Palm Sunday Services – 8:00 and 10:30 a.m. Maundy Thursday The Seder – 6:30 p.m. Good Friday Tre Ore – noon Presentation on Walking the Labyrinth – 7:00 p.m. Tenebrae – 7:30 pm Easter Sunday Reflective Communion – 8 a.m. Gourmet brunch – 9:00 a.m. Easter egg hunt – 10:15 a.m. Festive Eucharist – 11:00 a.m. 615 4th Street Castle Rock, CO 80104 www.ChristsEpiscopalChurch.org 303.688.5185

Pastor Paul Flannery “It’s not about us... It’s about serving others... T hen God gets the Glory!”

2121 Dad Clark Drive 720.259.2390 www.HFCdenver.org

Sunday Worship: 10:45AM & 6PM Bible Study: 9:30AM Children, Young People & Adults 4391 E Mainstreet, Parker, Colorado 80134 Church Office – (303) 841-3836

www.parkerbiblechurch.org

Parker evangelical Presbyterian church Connect – Grow – Serve

Sunday Worship

8:45 am & 10:30 am 9030 Miller road Parker, Co 80138 303-841-2125 www.pepc.org

Alongside One Another On Life’s Journey

www.gracecolorado.com

Congregation Beth Shalom Sunday

Serving the Southeast Denver area 8:30 a.m. 11:00 a.m.

1609 W. Littleton Blvd. (303) 798-1389 • www.fpcl.org

Welcome Home!

Weaving Truth and Relevance into Relationships and Life

worship Time 10:30AM sundays 9:00am Spiritual Formation Classes for all Ages 90 east orchard road littleton, co

303 798 6387 2014 Holy Week and Easter

9:00 am Sunday WorShip

Where people are excited about God’s Word.

GRACE PRESBYTERIAN

Call or check our website for information on services and social events! www.cbsdenver.org

303-794-6643

Highlands Ranch

An Evangelical Presbyterian Church

Non-Denominational

Greenwood Village

First Presbyterian Church of Littleton Methodist Church 



Parker

UNITED METHODIST CHURCH

Open and Affirming

Sunday Worship

8:00 am Chapel Service 9:00 & 10:30 am Sanctuary 10:20 am St. Andrew Wildflower Sunday School 9:00 & 10:30 am

www.st-andrew-umc.com

www.gracepointcc.us

303-794-2683 Preschool: 303-794-0510

Lone Tree

9203 S. University Blvd. Highlands Ranch, 80126

Lone Tree

Church of Christ Sunday Worship - 10:00am Bible Study immediately following Thursday Bible Study - 7:30pm Currently meeting at: Acres Green Elementary School 13524 Acres Green Drive 303-688-9506 www.LoneTreeCoC.com

Highlands Church of God

Meeting Sun at 11am at Northridge Rec Center 8801 S. Broadway Highlands Ranch, CO 80126 Phone: 303-910-6017 email: bobandtreva@yahoo.com

You are invited to worship with us:

Sundays at 10:00 am

Grace is on the NE Corner of Santa Fe Dr. & Highlands Ranch Pkwy. (Across from Murdochs)

303-798-8485

SErviCES:

Saturday 5:30pm

Sunday 8:00 & 10:30am

Education Hour: Sunday 9:15am Joyful Mission Preschool 303-841-3770 7051 East Parker Hills Ct. • Parker, CO 303-841-3739 www.joylutheran-parker.org Parker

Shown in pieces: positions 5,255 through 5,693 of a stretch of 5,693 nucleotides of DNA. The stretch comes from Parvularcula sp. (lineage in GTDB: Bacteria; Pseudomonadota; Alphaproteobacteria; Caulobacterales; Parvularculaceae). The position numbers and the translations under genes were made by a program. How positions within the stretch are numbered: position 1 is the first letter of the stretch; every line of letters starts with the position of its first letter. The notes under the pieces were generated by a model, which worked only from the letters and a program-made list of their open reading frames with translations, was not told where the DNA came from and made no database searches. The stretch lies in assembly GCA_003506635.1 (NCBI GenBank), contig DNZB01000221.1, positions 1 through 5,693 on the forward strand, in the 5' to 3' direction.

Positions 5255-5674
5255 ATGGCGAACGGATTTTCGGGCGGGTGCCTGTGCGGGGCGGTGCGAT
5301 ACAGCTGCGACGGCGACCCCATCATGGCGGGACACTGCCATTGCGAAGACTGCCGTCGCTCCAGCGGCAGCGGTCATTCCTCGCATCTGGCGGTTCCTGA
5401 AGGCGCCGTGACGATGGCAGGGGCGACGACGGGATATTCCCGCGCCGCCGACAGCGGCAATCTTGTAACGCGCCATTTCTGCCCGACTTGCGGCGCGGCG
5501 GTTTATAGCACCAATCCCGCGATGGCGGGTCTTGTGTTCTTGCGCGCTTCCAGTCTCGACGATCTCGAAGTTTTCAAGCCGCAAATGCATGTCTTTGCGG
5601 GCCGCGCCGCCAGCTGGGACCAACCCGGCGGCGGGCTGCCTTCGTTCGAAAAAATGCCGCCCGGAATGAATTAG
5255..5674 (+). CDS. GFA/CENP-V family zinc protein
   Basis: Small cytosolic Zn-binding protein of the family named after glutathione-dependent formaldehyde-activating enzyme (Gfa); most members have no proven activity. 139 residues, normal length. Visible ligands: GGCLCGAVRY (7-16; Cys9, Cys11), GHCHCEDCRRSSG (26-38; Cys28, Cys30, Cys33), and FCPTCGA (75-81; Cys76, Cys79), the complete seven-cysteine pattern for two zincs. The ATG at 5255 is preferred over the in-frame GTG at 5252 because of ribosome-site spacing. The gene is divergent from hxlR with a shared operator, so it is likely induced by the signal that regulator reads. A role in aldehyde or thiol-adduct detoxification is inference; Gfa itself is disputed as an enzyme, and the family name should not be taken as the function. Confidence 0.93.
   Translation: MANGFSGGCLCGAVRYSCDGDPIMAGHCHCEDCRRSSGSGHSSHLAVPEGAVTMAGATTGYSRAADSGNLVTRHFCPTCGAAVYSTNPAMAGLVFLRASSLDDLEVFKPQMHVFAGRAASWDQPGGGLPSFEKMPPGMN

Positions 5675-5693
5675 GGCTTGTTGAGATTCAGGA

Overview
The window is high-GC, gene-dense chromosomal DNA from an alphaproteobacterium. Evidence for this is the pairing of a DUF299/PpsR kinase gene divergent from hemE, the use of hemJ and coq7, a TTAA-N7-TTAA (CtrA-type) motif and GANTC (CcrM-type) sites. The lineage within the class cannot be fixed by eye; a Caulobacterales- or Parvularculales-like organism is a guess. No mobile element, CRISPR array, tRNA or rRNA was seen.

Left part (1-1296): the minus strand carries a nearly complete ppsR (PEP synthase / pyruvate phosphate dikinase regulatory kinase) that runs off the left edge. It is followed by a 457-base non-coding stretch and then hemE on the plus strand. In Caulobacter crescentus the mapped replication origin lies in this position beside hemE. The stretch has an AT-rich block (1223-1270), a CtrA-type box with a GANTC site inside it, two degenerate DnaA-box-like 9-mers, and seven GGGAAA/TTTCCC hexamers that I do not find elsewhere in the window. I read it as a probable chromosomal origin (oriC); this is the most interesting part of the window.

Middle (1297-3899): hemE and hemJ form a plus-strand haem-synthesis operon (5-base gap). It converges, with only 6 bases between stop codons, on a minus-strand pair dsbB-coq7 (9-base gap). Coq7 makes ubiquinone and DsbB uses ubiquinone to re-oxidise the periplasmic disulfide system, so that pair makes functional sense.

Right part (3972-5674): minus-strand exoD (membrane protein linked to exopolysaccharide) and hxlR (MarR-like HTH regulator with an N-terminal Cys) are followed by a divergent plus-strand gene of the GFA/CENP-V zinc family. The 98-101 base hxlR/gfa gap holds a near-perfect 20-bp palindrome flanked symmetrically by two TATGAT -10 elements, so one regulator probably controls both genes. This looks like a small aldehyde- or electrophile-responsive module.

Community Church of Religious Science

Abiding Word Lutheran Church

Sunday 10:00 a.m. at the historic Ruth Memorial Chapel on Mainstreet

303.805.9890 www.ParkerCCRS.org

8391 S. Burnley Ct., Highlands Ranch

(Next to RTD lot @470 & University)

Worship Services Sundays at 9:00am

303-791-3315

United Church Of Christ Parker Hilltop 10926 E. Democrat Rd. Parker, CO • 10am Worship www.uccparkerhilltop.org 303-841-2808

pastor@awlc.org www.awlc.org

The Bahá’í Faith

“The earth is but one country, and mankind its citizens.”

Weekly children’s classes, devotions and study DouglasCountyAssembly@gmail.com 303.947.7540

To advertise your place of worship in this section, call 303-566-4091 or email

kearhart@ColoradoCommunityMedia.com.


South MetroLIFE 13-Life-Color

The News-Press 13 April 17, 2014

Kya Wempe, 5, right, picks out the perfect egg during the 5-year-old egg hunt at the April 11 Eggstravaganza in Castle Rock’s Butterfield Park.

Time once again for Easter eatin’ Looking for an Easter feast? Here are just a few suggestions for this Easter Sunday: Second Home Kitchen + Bar is hosting an Easter Sunday Pajama Brunch that will feature an a la carte menu with classic brunch dishes, bottomless mimosas, and Cherry Creek’s Best Bloody Mary Bar. The Easter bunny will lead egg hunts at 10 and 11 a.m. and noon. A family-style Easter dinner of three courses will feature a choice of spiced honey and apricot-glazed Berkshire ham, Colorado lamb loin and Harris Ranch beef tenderloin. Second Home Kitchen and Bar is located at 150 Clayton Lane in Cherry Creek North. Call 303-253-3000 for more information or reservations. Kachina Southwestern Grill in Westminster is serving a Wild Wild West Brunch with family-style breakfast dishes with a Southwestern twist from 7 a.m. to 2 p.m. Offerings include green chile deviled eggs, pinon-crusted French toast and chocolate chile beignets. Bottomless mimosas and a Bullseye Bloody Mary Bar will be available for $10. Kachina Southwestern Grill is located at 10600 Westminster Blvd. Call 303-4105813 for more information. The Fort, the Morrison landmark restaurant, is celebrating Easter with three amazing three-course, prix fixe menu options. All prix fixe entrees will be served with a Famous Fort salad to start and a slice of carrot cake with huckleberry cream cheese frosting for dessert. Entree choices include: Grilled Kurobuta ham steak with pineapple huckleberry compote, served with Fort potatoes and fresh vegetables. $35 for adults, $22 for kids. Grilled lamb T-bone with tamarind honey, served with mashed potatoes and fresh vegetables. $40. Oven roasted orange-chile glazed rabbit with tart cherries, served with bulgur pilaf and fresh vegetables for $42. A limited traditional menu also will be available. Call 303-697-4471 or visit www.thefort. com/Reservations.htm for reservations.